Thought Leadership

In the Rush to Technology, Collaboration is Key

Association of Corporate Counsel (ACC) St. Louis Newsletter
July 2018 Publications

Technology is a critical tool for all businesses. According to a 2018 report from Deloitte, technology acquisition is the new No. 1 driver of M&A pursuits and about a third of all deals being pursued are related to acquiring technology or a digital strategy. Mainstream media has even compared the tech rush to the gold rush, especially considering Amazon’s explosive growth on the west coast. A company’s ability to nimbly license, develop and implement new technology could mean the difference between its mere survival and its ability to evolve, increase its market share and grow its customer base.

While business and information technology (IT) groups are constantly identifying new and necessary technology products and services for their companies, the lack of legal involvement is all too familiar. Often, the legal department is not brought into the conversation until after pricing has been negotiated and the “go live” date has been determined. At this stage of the process, legal counsel receives the contracts and is urged to quickly issue their approval so that work may commence. This approach is fraught with frustration for all involved. The business side, working for months on the preparations and the pricing, understandably needs to provide access rights to users and/or start the implementation process. The legal side must take time to carefully review and negotiate the governing documents. The business side does not understand why its own legal counsel is holding up progress; the legal side does not understand how it can be expected to protect the company without being given the appropriate time to review and negotiate the agreements.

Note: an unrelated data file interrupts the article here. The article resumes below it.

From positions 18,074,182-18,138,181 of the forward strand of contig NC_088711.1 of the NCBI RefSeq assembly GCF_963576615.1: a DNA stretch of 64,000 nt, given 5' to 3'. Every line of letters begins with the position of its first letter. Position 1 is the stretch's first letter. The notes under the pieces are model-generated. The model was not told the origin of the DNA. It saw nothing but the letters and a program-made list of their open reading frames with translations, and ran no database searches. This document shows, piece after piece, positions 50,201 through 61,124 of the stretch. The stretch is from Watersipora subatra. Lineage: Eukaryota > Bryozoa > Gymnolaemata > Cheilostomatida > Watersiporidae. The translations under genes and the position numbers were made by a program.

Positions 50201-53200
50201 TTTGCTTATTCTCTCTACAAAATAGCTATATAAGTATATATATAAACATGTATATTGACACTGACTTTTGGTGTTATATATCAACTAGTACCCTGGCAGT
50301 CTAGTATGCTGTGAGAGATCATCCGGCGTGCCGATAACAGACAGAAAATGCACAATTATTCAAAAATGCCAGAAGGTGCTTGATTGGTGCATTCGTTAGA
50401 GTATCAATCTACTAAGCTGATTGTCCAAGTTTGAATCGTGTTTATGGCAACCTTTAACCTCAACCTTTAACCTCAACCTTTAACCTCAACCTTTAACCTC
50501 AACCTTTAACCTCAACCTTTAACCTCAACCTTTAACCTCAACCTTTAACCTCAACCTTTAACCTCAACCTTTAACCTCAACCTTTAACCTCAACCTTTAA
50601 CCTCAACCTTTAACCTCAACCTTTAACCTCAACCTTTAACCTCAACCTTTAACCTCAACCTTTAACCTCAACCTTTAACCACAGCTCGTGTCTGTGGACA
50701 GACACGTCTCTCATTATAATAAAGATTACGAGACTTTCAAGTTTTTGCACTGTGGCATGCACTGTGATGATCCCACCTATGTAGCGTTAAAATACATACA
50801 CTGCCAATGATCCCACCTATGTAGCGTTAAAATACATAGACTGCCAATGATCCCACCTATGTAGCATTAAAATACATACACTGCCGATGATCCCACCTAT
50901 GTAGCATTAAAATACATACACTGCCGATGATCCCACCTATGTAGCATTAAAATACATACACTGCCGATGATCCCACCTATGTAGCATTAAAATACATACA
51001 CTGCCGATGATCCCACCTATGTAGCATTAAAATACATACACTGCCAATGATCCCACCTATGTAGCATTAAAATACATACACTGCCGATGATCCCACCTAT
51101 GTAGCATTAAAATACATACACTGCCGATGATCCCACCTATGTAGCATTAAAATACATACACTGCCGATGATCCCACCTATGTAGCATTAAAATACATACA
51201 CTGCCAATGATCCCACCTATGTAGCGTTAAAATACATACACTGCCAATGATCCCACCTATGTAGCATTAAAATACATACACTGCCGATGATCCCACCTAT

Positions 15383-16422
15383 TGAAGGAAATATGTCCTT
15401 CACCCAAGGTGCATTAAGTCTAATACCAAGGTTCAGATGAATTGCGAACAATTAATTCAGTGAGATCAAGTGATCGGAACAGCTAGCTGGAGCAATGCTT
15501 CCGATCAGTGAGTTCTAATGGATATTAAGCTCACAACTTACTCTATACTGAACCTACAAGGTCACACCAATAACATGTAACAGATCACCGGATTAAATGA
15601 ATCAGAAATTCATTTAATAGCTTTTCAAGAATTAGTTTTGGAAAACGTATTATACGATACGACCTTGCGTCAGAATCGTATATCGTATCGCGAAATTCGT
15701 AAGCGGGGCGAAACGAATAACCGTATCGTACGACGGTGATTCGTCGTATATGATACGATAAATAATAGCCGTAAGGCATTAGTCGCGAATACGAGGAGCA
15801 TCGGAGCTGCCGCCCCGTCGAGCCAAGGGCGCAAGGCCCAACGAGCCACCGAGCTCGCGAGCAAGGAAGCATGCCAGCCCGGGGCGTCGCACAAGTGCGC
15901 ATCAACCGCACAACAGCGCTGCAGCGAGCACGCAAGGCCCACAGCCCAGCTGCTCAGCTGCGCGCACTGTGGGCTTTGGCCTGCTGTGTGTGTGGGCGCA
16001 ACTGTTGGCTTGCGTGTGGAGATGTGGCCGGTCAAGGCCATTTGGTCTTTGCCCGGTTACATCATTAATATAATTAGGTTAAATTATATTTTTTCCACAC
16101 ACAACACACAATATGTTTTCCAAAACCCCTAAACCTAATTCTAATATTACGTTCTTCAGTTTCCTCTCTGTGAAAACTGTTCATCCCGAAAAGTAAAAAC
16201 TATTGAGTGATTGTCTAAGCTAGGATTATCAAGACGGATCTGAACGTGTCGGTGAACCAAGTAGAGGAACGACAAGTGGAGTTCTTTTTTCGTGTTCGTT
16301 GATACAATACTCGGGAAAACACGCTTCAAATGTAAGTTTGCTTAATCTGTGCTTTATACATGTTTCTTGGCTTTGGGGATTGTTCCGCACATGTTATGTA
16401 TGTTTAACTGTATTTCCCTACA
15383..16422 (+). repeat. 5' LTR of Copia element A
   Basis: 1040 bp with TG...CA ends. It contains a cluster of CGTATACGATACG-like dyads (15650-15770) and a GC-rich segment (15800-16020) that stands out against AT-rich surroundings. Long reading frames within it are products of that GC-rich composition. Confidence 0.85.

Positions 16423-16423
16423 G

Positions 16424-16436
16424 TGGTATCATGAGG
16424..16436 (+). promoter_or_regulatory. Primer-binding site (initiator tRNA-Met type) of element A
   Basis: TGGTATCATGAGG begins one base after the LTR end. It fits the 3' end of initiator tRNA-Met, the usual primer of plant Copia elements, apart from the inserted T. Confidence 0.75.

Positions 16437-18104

When tasked with protecting an organization, it’s critical to collaborate with other departments and enforce how engaging experienced legal counsel (both inside and outside the company) can help make their initiatives more successful and achieve broader operational goals. By applying five key best practices to the technology and services acquisition process, affected stakeholders can obtain the technology and services they need on time and on budget, negotiate the most favorable terms, and identify key risks and vulnerabilities for the company.

1. Inclusion and Communication

Business and IT teams might be hesitant to include legal counsel before an agreement is ready for review, but including counsel early can drive significant value in terms of efficiency and cost. Experienced technology legal counsel will likely have negotiated prior agreements opposite one or more of the vendor candidates under consideration and might have valuable insight into how a vendor performs, which terms are negotiable, and which terms could kill the deal altogether. Legal counsel can help obtain information regarding patents and other intellectual property rights that are owned by a particular vendor and whether any claims (including infringement, privacy breaches or employment disputes) have been brought against any of the vendor candidates. Legal counsel can also identify any current or expired agreements and offer valuable information that could impact the final decision-making process. Finally, a collaborative and communicative work environment builds relationships and trust. Rather than dreading the inevitable rejection of a proposed agreement and viewing the legal group as an impediment, the business side of the company should view the legal group as a valuable part of the team and as a source of assistance and information that can help get the deal done quickly and correctly. Likewise, early involvement enables both in-house and outside counsel to identify risks and key terms, and to have the necessary time to prepare and negotiate a favorable and protective agreement.